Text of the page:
Crunch time

Here's my definition of Hell-on-Earth: The aftermath of a car wreck.

I don't mean some terrible high-speed accident, the kind that claims lives or maims people. Those are too horrible to consider, even though we take that chance every time we get behind the wheel. No, I'm talking about simple crashes, those little bumper-crunchers that happen all the time to the innocent and the inept and the inattentive.

I've been in three of these mishaps in the past three years (none of them my fault). Every time, my life passes before my eyes at the moment of impact. Not my past life, but my immediate future. Before the tires have even finished squealing, I see myself talking to police and insurance adjustors and claims inspectors and body shop owners and rental car clerks.

It's not the crash that's so bad (any wreck you walk away from being a pretty good wreck), it's what comes next. Untold weeks of paperwork and worry and bother. For those of us who work at home, the aftermath is one more thing we must do, one more straw on that poor old camel's back. For many of us, the schedule already is packed full. Throw in a wild card like car repairs, and our lives quickly become jumbled and out of control.

These woes are fresh on my mind because my wife and I recently were involved in separate fender-benders within 48 hours of each other. Both of our cars were wounded, but not killed, and we're busily taking turns putting them in the body shop to be mended.

Nothing serves as a better reminder of how dependent we are on the automobile. Without our cars, we're stranded. We can't run our errands, fetch our children, make a quick hop to the store. Suddenly, everything is inconvenient.

Rental cars (especially those paid for by insurance companies) solve part of the problem, but they also add one more chore to the list. You have to go get the rental car and you have to return it when you're done with it. (The rental companies sort of insist on that.) And the smooth, new, ding-free rental car reminds you that your own vehicle will never be quite the same again. It might look the same when the wizards at the body shop are done, but you'll always know which fender isn't original equipment and in which areas the paint doesn't quite match.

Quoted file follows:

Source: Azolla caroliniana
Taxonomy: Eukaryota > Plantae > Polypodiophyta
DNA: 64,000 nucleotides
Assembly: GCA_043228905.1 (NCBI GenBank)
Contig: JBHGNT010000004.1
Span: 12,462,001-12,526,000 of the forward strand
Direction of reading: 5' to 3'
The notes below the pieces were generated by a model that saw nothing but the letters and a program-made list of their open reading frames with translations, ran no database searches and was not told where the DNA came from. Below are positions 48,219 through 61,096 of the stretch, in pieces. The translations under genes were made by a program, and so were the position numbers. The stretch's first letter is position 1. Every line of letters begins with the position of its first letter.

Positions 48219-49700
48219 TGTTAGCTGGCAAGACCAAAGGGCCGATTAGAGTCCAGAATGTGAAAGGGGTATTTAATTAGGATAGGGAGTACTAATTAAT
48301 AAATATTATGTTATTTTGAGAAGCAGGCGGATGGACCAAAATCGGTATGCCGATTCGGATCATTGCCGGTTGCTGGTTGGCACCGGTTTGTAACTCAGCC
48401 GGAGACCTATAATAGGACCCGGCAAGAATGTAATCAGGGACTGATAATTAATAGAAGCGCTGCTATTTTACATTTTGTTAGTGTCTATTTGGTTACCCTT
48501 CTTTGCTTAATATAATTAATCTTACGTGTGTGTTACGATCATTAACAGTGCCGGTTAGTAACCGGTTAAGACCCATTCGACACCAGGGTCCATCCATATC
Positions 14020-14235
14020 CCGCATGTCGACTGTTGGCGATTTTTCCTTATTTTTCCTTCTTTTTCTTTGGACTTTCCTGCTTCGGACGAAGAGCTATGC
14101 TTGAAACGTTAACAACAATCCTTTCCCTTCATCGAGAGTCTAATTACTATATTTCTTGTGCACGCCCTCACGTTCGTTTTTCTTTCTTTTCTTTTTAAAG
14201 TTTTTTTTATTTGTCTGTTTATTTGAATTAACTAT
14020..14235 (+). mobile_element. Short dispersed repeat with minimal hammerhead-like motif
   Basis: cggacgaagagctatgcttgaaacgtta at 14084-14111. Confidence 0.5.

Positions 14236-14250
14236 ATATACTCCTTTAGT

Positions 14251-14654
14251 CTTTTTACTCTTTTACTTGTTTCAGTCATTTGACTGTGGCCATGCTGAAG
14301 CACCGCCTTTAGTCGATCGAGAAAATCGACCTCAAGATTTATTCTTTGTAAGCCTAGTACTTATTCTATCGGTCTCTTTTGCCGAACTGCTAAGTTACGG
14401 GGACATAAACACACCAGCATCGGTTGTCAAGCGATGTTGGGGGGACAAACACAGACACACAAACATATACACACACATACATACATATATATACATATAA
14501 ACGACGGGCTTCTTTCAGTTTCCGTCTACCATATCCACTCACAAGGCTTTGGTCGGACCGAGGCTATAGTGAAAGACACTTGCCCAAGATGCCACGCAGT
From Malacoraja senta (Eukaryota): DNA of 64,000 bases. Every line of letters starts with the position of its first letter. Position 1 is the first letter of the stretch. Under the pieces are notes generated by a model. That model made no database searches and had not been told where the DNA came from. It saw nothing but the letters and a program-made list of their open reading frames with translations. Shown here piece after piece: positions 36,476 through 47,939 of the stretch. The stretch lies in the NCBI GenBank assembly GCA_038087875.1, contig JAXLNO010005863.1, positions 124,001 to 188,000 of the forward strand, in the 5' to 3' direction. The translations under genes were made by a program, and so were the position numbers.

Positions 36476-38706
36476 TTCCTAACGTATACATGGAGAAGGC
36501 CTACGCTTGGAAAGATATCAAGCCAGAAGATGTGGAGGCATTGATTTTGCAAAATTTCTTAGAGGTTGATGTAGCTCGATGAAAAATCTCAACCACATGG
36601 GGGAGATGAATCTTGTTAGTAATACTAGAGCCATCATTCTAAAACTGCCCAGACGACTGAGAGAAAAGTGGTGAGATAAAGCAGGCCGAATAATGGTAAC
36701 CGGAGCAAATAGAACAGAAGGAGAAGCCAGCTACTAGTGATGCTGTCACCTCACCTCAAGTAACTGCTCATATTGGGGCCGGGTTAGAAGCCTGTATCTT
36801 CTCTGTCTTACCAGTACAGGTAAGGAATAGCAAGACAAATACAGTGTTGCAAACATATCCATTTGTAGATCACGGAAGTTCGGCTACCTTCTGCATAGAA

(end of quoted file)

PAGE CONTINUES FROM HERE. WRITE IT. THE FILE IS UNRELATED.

So you lose something in a car wreck that you never really get back. Pride and confidence in your familiar auto. It's just not the same once you and the car have survived a wreck together. For months after a crash, you'll listen for any funny noise while driving, any sign that some damage went undiscovered. You won't trust the old warhorse the way you did in the past.

A wreck does something to the drivers, too. Even if we're unscathed physically, a car crash juggles our psyches. We get twitchy behind the wheel, eyeballing our fellow motorists, braced all the time for someone to do something stupid that will cost us another round of insurance claims and pains and repairs.

With my last car, I got rear-ended twice within one week. You can bet I watched my rear-view mirror every time I hit the brakes for months after that, expecting someone with slow reflexes to try to park in my trunk.

In my latest fender-bender, a guy driving the wrong way on a one-way street blew through an intersection (after all, the red lights weren't facing his way!) and creamed my car and one other.

Now, I'll be slowing at every intersection with a one-way street, my head whipping around, making sure everyone is going the right direction.

It'll all wear off eventually. I'll relax behind the wheel once more. My car will be more or less back to normal. I'll zoom along familiar streets, handling the familiar controls, never thinking about whether my fellow motorists are about to plow into me.

And that'll mean I'm due for another collision.

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